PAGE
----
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The Music Industry Is Begging the US Government To Change Its Copyright Laws (theverge.com) 209

An anonymous reader shares an article on The Verge: Christina Aguilera, Katy Perry, deadmau5, and dozens of other musicians are asking the U.S. government to revamp the Digital Millennium Copyright act (DMCA), the piece of law that governs access to copyrighted work on the internet. Musicians, managers, and "creators" from across the industry co-signed petitions sent to the U.S. Copyright Office arguing that tech companies -- think YouTube and Tumblr, sites with vast reserves of content that infringes on some copyright -- have "grown and generated huge profits" on the backs of material that's illegally hosted. "The growth and support of technology companies should not be at the expense of artists and songwriters," reads the letter signed by Aguilera, Perry, and their peers. "The tech companies who benefit from the DMCA today were not the intended protectorate when it was signed into law two decades ago."
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The Music Industry Is Begging the US Government To Change Its Copyright Laws

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  • by Joe_Dragon ( 2206452 ) on Saturday April 02, 2016 @04:14PM (#51829439)

    They want people to pay for background music on tv, streaming, sporting events, movies and more. And to have auto take downs expand.

    • Background music can already get you nastygrams on YouTube. I uploaded video of an event I attended where some song was being played. YouTube silenced the video because the music that happened to be playing in the background was under copyright. Ironically, it was probably licensed for the event but there's little room for recourse with them.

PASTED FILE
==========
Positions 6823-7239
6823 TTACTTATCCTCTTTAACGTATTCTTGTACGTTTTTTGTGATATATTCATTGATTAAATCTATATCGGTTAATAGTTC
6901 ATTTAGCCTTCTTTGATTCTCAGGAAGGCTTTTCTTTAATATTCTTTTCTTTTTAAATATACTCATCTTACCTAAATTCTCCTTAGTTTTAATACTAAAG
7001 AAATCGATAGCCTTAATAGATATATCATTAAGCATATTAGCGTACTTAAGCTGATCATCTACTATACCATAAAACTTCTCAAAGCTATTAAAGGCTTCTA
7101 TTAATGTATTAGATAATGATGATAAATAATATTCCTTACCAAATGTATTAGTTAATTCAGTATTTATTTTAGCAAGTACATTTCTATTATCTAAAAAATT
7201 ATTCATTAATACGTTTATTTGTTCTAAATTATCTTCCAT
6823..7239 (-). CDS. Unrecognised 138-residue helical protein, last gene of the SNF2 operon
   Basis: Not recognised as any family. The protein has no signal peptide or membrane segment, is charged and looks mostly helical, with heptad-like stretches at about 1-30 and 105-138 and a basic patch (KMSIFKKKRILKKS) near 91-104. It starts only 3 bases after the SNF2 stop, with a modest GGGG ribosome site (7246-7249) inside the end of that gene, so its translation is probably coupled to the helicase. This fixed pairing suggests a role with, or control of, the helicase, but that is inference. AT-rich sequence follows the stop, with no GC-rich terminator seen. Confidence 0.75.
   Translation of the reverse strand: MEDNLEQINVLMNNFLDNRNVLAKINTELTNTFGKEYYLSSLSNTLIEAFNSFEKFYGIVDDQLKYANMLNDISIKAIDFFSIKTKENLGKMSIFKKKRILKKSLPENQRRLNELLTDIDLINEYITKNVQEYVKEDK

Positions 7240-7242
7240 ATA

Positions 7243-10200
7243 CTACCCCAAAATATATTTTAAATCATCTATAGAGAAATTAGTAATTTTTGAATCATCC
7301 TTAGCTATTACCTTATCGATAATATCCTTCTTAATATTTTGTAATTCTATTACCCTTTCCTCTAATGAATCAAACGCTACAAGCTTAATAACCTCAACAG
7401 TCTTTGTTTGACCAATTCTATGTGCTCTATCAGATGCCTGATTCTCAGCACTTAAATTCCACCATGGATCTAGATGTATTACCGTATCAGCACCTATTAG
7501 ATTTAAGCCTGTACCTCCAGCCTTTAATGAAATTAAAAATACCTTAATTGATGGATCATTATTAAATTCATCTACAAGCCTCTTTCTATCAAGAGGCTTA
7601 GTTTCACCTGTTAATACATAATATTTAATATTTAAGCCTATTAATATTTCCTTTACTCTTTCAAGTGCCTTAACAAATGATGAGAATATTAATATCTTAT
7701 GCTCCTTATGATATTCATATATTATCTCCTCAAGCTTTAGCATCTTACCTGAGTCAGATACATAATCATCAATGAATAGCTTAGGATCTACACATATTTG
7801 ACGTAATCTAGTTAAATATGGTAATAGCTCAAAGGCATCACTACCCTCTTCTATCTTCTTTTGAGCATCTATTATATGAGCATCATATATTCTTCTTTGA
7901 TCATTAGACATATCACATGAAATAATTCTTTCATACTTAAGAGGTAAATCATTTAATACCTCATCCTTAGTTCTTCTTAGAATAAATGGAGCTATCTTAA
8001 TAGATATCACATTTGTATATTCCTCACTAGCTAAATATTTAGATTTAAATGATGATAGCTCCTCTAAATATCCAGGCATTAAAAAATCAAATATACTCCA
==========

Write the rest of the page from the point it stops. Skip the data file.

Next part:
• by Joe_Dragon ( 2206452 ) on Saturday April 02, 2016 @04:16PM (#51829443)

    Same Music Industry that sues bars and arcades as they have pinball and video games that have there music in them and they want to double dip on the fees.

    • by innocent_white_lamb ( 151825 ) on Saturday April 02, 2016 @06:27PM (#51829955)

      I own and operate a movie theatre and I pay a yearly per-seat fee for the music that's in the movies, believe it or not.

      I questioned this once since I have difficulty believing that the film companies don't own the rights to the music that's in their own product (and most of the film companies are music publishing houses), and this is what I was told:

      QUOTE:
      The movie company does not own the public performance rights. Generally speaking they will have negotiated the âoereproductionâ right â" or the separate right to reproduce the musical work in their films. Once a film is shown in theatres, this engages the âoeperformingâ right, or the right to perform the work in public.
      END OF QUOTE

  • Irony (Score:5, Insightful)

    by Anonymous Coward on Saturday April 02, 2016 @04:20PM (#51829453)

    "The tech companies who benefit from the DMCA today were not the intended protectorate when it was signed into law two decades ago."